External functions

Eric Chatonet eric.chatonet at sosmartsoftware.com
Mon Feb 4 16:53:33 EST 2008


Hi Trevor,

I ran into the same questioning :-)
The way I chose is the following:
The app/exe itself is, of course, a launcher.
This launcher retrieves information from an external splash stack  
and, among others, allows to set the label of the exe with the right  
version number.
A very simple text file on our server allows to compare automatically  
the user current version with the last one and alert him if needed.
When an update is available, needed files are downloaded and the  
external splash screen is always replaced.
In case of 'big' update, a process allows with an invisible installer  
to update all files, exe included and restart the software.
In addition, a check at every launch, verifies if all needed files  
are there and downloads missing ones from the internet if needed.
So, in a few words, we have to ways of updating: a light one when  
replacing a stack file or another one that replaces the whole app.
PS. For security, all files on disk are ciphered and restored in RAM  
on-the-fly.

Le 4 févr. 08 à 18:23, Trevor DeVore a écrit :

> On Feb 4, 2008, at 11:38 AM, Eric Chatonet wrote:
>
>> In complex projects that are known as needing future upgrades, I  
>> prefer to have libraries, externals, pieces of the GUI, etc. in  
>> specific folders.
>> Then, any component can be easily updated from the web when needed.
>> My two cents ;-)
>
> Eric, your mention of updating an app over the web and organizing  
> individual pieces into their own separate folders brings to mind  
> some issues I've been thinking about recently in regards to auto  
> updating. So in the interest of sharing some additional thoughts on  
> the subject of auto updating, here they are.
>
> When I originally implemented auto updating in one of my  
> applications I would create updates that only updated specific  
> stacks in the installation. I thought it was really cool that  
> Revolution could update any stack on the fly and then just reload  
> without restarting the application. That application has been  
> around for a number of years now and has received numerous updates.
>
> What I found was that this approach ended up being more complex  
> then I would have liked as I had to determine which stacks had been  
> changed since the last version and then only include them in the  
> update I pushed out.
>
> I decided I wanted an auto update architecture that required as  
> little thinking as possible come publish time. Add some release  
> notes, click a button and upload the files. I didn't want to have  
> to keep a log each time a script changed anywhere in a stack so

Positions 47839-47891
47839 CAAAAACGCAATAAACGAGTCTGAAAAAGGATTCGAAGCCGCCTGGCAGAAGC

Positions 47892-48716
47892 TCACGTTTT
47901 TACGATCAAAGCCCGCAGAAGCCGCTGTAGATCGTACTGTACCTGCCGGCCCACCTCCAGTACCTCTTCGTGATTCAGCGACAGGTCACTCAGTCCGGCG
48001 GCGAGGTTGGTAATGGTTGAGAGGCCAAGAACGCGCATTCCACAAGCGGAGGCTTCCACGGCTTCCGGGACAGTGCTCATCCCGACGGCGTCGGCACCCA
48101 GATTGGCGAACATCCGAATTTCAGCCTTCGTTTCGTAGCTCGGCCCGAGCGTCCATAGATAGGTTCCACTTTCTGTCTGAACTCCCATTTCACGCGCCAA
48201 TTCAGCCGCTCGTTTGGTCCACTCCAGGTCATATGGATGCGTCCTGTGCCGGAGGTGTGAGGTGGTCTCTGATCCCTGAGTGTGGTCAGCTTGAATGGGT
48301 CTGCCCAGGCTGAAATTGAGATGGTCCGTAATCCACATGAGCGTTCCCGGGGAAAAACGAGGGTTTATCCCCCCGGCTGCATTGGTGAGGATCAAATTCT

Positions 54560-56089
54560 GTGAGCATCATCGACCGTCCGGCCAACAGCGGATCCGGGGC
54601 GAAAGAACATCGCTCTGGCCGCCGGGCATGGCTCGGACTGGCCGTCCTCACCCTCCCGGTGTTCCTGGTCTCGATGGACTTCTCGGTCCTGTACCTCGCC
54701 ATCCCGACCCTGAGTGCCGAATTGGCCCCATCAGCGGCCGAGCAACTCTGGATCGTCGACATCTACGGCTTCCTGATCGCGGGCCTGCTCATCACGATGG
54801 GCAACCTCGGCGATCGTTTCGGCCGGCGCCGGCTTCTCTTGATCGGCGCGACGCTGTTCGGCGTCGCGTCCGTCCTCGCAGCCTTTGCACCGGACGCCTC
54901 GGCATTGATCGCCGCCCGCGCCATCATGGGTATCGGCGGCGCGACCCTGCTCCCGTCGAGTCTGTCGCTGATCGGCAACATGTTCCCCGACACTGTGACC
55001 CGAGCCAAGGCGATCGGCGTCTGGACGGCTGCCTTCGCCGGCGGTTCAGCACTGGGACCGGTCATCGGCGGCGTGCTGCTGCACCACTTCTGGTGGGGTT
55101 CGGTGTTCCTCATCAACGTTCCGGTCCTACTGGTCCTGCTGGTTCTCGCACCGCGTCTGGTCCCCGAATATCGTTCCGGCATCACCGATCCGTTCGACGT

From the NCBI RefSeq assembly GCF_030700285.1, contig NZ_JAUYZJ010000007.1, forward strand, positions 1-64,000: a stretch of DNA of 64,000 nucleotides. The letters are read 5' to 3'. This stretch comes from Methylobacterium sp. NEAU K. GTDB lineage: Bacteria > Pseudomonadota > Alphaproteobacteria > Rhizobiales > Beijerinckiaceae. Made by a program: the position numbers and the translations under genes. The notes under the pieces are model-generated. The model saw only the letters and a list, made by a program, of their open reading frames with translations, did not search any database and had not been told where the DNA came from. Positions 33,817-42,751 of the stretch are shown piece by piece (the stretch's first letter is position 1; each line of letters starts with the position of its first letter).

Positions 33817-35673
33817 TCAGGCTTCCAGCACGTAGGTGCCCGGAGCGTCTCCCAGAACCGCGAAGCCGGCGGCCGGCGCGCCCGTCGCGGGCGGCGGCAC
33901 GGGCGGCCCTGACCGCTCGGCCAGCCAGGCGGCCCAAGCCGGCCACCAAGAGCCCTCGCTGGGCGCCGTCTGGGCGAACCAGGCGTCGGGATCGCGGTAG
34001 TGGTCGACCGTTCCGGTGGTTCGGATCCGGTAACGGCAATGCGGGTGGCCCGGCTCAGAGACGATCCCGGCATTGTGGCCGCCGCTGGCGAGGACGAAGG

> that I would remember to update it when I pushed out the next  
> version. I also wanted to have an exact snapshot of every file in  
> the installation for each release so that I could be look at the  
> exact same code that was running on the end-user machine if they  
> report a problem with version 1.2.3.
>
> So when I revised my auto update architecture I designed it so I  
> could push out:
>
> a) new program files (stacks, externals, supporting docs, etc.) or
> b) just the executable files (to push out engine bug fixes) or
> c) both a and b.
>
> This was much simpler to deal with on my end and it made me feel  
> good inside that I wasn't making the user download the ~2MB engine  
> each time if they didn't need to. Since I was no longer updating  
> the application at the stack level I wasn't as concerned with  
> splitting up stacks into different files on disk.
>
> I've now been using this update architecture for a little over a  
> year now. Over that year I've seen a number of users write in  
> thinking that they weren't running the latest update because the  
> File Info dialog for the executable said 1.x instead of 1.x.x (The  
> about box does report the proper version though).
>
> So now I'm of the mind to always update the entire application  
> whenever I push out a new public release for a consumer  
> application. I can still provide the benefit of the app updating  
> itself and relaunching with no intervention and there is less room  
> for confusion as to what version they are running since the File  
> Info dialog for the executable reports the proper version. I figure  
> a couple of extra seconds (or minutes depending on connection  
> speed) to download everything is worth it in the end.
>
> Regards,
>
> -- 
> Trevor DeVore
> Blue Mango Learning Systems
> www.bluemangolearning.com    -    www.screensteps.com
>
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Best regards from Paris,
Eric Chatonet.
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